Magazine article The Spectator

Leading Article: Opening Gambit

Magazine article The Spectator

Leading Article: Opening Gambit

Article excerpt

The unexpected outcome of the general election has led some to hope that a weakened government will be forced to pursue a 'softer' Brexit. They are right to think that the emphasis of the negotiation will have to change, but they use the wrong adjective. The choice before David Davis and his team as they start work in Brussels is not and never has been between 'soft' and 'hard' Brexit; it is between an open Brexit and a closed Brexit.

The former is one where Britain retains open trade with, and a high degree of free movement to and from, other EU countries -- as well as taking fresh opportunities to liberalise trade with the world beyond. The latter is one where Britain loses its open trade with the EU, fails to open up trade with the rest of the world, and uses its exit from the single market to close down or severely restrict migration.

There really should be little difficulty in choosing which to pursue. The former will make the country richer, the latter will make it poorer. There has been a lot of talk of 'red lines' in the negotiations but there should be only two. Whatever deal finally emerges, it must retain tariff-free access to the single market and it must allow us full freedom to cut our own trade deals with countries outside the EU. Everything else can be open to compromise.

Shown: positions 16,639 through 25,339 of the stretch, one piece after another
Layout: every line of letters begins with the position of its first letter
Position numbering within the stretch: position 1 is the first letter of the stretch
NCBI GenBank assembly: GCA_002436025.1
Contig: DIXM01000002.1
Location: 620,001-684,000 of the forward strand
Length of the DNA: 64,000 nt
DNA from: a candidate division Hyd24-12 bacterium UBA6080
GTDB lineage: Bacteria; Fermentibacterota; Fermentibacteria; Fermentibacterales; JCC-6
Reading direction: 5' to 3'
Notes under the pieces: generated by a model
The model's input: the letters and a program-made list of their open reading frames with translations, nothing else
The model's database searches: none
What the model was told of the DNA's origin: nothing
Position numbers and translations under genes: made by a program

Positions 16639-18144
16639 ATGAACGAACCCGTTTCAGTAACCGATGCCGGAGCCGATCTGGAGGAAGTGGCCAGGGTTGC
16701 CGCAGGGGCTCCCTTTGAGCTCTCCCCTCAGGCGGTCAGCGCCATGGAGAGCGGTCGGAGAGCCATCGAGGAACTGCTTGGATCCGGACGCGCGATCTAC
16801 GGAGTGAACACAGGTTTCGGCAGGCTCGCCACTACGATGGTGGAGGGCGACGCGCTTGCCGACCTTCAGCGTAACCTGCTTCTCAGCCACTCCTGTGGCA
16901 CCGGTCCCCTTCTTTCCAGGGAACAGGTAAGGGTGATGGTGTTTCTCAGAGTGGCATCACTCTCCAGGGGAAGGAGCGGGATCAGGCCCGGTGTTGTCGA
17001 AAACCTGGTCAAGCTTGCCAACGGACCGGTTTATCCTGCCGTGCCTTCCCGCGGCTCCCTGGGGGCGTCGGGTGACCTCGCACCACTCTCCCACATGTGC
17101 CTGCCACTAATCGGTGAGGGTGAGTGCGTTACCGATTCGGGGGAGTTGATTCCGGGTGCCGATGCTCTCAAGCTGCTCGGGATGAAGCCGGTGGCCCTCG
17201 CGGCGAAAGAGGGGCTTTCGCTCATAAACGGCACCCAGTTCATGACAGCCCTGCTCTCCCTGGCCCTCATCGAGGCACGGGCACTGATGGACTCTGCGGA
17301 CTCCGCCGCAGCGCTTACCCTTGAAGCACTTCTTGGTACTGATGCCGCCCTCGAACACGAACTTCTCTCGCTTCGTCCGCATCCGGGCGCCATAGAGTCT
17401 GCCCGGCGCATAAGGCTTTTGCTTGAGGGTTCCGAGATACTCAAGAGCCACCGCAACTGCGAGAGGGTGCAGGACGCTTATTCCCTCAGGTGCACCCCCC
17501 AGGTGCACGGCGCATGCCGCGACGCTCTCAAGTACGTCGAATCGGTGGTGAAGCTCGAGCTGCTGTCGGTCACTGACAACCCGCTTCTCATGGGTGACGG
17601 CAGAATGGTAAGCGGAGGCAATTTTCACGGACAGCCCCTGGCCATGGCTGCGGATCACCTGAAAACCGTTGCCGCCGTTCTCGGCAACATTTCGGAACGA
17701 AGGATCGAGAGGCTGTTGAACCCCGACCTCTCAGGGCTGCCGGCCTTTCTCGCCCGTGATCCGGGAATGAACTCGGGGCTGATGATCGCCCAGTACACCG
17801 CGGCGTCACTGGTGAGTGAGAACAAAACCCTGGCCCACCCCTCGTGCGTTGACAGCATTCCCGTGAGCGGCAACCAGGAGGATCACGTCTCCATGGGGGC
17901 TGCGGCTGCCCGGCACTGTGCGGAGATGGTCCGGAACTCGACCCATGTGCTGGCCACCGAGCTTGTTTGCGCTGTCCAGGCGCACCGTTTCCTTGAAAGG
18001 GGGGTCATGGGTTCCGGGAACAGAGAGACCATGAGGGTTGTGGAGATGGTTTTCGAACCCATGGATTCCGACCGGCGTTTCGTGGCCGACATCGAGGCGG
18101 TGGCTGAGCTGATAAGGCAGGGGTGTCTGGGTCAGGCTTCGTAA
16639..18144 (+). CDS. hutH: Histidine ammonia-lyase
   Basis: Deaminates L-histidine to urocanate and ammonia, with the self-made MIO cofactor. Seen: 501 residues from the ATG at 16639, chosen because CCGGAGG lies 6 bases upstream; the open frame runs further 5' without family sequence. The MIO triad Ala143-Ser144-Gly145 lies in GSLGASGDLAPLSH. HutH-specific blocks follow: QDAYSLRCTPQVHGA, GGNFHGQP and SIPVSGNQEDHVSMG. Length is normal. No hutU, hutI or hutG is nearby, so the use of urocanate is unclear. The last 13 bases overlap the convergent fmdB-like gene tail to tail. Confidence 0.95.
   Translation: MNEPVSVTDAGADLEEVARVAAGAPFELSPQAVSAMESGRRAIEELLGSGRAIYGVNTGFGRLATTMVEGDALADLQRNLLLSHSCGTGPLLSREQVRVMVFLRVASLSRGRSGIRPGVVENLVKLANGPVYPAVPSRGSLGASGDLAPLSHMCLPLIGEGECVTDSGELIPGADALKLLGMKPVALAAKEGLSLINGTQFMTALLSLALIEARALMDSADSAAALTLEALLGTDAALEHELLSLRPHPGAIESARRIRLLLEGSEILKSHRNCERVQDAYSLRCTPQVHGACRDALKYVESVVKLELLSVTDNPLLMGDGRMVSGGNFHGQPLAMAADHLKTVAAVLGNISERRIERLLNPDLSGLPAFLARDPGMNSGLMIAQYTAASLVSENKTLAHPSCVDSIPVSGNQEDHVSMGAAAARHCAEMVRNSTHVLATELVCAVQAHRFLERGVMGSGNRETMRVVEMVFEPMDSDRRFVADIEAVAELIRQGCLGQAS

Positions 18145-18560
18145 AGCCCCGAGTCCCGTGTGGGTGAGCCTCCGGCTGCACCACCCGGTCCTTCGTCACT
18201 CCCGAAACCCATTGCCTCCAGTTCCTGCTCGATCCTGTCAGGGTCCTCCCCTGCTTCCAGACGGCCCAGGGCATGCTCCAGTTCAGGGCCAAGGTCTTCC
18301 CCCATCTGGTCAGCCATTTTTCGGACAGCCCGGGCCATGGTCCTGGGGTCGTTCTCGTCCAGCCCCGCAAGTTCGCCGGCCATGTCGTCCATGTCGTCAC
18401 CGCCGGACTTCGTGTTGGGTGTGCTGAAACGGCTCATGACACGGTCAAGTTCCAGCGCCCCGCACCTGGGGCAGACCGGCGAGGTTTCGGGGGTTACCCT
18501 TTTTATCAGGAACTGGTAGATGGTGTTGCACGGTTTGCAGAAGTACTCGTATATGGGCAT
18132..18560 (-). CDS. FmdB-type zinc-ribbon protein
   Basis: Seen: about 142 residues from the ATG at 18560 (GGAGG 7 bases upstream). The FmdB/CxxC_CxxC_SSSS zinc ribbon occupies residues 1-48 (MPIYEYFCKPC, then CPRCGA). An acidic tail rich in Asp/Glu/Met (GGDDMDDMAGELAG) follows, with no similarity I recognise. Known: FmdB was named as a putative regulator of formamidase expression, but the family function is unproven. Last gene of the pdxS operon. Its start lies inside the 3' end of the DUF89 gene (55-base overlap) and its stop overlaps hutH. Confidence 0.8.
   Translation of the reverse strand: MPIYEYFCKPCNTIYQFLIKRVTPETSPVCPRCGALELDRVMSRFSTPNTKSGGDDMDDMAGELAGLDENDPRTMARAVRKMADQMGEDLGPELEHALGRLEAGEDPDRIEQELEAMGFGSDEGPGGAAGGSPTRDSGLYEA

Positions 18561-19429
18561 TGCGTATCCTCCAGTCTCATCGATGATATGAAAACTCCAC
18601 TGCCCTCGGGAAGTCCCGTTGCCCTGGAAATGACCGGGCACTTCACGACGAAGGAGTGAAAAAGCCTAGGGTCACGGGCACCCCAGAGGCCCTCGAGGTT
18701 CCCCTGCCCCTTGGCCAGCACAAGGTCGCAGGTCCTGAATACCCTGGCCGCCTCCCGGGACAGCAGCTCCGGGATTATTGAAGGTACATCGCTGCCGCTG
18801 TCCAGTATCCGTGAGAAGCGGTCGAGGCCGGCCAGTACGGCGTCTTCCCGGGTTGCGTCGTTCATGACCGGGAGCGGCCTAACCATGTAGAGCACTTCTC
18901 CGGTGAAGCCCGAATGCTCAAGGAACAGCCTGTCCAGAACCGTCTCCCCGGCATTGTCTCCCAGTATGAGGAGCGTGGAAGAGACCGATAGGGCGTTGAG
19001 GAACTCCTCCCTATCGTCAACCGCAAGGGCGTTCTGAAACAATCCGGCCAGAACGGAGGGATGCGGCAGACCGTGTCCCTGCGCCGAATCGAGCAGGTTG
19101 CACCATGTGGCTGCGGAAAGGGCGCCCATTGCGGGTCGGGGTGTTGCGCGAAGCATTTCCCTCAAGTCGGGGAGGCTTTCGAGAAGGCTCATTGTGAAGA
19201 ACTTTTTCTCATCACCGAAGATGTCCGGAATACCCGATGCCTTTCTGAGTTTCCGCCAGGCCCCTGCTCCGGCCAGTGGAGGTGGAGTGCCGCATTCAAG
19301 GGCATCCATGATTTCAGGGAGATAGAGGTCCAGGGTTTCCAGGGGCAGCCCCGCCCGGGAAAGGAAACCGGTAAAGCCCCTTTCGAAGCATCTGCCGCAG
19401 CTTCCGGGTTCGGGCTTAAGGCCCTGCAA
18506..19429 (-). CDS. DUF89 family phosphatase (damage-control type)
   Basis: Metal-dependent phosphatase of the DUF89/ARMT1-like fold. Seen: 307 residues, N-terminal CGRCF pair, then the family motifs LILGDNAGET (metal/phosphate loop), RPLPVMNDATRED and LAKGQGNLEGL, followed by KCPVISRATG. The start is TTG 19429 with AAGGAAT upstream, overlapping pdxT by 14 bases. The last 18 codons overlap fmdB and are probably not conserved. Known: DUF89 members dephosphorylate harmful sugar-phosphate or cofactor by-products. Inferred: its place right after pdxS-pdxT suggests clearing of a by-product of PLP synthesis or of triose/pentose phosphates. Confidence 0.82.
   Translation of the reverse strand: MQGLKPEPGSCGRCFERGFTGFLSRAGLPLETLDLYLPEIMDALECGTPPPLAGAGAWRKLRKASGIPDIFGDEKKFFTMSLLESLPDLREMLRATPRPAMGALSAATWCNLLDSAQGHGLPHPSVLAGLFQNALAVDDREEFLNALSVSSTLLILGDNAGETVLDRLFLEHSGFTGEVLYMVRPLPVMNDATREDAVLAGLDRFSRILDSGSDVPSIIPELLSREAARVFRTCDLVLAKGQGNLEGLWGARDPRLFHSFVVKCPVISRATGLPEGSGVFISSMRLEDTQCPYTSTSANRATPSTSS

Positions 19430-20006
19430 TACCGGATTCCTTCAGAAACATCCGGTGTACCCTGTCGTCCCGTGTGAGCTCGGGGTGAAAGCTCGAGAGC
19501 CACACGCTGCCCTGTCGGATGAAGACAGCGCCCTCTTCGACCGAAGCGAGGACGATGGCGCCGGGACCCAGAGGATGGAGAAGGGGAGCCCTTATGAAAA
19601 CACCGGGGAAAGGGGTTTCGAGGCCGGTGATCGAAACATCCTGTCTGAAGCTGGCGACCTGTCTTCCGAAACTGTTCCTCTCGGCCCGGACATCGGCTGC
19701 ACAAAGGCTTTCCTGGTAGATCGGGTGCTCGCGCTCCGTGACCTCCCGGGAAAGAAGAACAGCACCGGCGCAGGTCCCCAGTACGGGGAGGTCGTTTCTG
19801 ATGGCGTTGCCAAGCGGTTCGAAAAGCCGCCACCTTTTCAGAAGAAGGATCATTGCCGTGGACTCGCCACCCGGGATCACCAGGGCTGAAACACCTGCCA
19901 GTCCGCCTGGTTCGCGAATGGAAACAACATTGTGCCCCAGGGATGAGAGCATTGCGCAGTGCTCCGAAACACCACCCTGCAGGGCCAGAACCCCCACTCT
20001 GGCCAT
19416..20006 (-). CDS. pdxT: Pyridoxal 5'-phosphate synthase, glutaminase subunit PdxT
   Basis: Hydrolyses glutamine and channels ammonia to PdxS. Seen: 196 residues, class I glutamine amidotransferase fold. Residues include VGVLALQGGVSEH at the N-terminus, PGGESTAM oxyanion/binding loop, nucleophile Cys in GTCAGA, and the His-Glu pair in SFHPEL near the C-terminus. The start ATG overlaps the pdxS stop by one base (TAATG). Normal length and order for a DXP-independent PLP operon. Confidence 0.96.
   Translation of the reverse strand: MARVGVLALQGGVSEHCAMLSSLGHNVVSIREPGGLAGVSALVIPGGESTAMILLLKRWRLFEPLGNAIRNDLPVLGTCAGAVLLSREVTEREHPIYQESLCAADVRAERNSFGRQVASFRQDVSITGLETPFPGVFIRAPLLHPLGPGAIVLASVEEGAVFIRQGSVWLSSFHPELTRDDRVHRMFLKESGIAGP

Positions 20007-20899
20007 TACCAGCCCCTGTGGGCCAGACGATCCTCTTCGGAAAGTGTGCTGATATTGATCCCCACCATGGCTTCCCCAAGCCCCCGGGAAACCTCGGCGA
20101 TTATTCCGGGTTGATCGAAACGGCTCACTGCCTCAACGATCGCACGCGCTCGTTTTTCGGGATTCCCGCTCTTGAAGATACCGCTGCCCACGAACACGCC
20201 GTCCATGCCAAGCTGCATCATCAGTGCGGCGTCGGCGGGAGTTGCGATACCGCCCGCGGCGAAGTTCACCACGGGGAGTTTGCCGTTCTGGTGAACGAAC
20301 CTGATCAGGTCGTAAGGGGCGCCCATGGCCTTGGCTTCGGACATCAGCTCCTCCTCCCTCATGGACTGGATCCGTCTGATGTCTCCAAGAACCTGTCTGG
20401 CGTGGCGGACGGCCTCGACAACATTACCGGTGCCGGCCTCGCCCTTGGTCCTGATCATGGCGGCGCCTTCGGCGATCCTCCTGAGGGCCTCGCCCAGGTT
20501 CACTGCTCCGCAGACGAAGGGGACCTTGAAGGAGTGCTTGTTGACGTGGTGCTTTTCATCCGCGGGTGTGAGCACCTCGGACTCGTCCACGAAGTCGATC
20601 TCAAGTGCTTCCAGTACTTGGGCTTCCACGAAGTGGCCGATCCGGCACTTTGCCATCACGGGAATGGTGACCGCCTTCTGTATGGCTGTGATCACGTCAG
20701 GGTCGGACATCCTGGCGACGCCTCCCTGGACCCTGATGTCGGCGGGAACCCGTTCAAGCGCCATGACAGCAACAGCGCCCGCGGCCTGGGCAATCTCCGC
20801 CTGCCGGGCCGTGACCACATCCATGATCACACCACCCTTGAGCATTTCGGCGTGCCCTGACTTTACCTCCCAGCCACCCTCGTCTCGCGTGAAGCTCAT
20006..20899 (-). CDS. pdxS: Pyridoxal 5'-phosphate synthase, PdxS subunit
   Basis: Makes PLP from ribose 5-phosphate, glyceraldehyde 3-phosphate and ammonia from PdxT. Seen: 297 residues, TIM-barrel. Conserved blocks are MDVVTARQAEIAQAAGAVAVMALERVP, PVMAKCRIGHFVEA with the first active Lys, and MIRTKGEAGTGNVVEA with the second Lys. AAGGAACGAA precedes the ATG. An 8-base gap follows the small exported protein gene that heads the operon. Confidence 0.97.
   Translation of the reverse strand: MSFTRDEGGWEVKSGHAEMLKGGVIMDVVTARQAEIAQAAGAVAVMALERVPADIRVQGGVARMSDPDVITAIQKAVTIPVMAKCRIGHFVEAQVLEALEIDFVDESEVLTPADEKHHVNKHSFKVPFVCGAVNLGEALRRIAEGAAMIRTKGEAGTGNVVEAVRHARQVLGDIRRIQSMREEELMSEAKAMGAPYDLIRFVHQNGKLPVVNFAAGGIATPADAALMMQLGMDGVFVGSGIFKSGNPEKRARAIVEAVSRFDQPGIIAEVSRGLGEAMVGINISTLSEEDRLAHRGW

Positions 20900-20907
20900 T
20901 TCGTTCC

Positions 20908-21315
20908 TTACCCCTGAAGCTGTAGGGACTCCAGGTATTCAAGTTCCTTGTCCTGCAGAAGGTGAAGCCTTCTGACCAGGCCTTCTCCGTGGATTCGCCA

Agreeing to respect the rights of EU citizens already resident in Britain and who moved their careers and families here in good faith should be the work of a moment. As for free movement -- which EU negotiators have indicated could be a sticking point if Britain wants to retain access to the single market -- the government should have little problem conceding ground. When David Cameron was negotiating his failed new relationship with the EU, his main demand was to save Britain from having to pay welfare benefits to citizens of other EU countries until they had been working and paying taxes here for several years. That should be the government's position now: free movement to work and to study, but without the obligation to pay benefits.

Trying to restrict net migration to an arbitrary target of 100,000, as Theresa May continues to do, misses the point because it fails to make a distinction between people who will make a positive contribution to the UK economy and those who will not. She should focus on skills, not numbers. More-over, it makes even less sense to include overseas students in the target, as their education is really an export industry.

While Remainers like to portray the EU as a great champion of free trade, it has proved very slow and ineffective at opening up trade with non-member states. …

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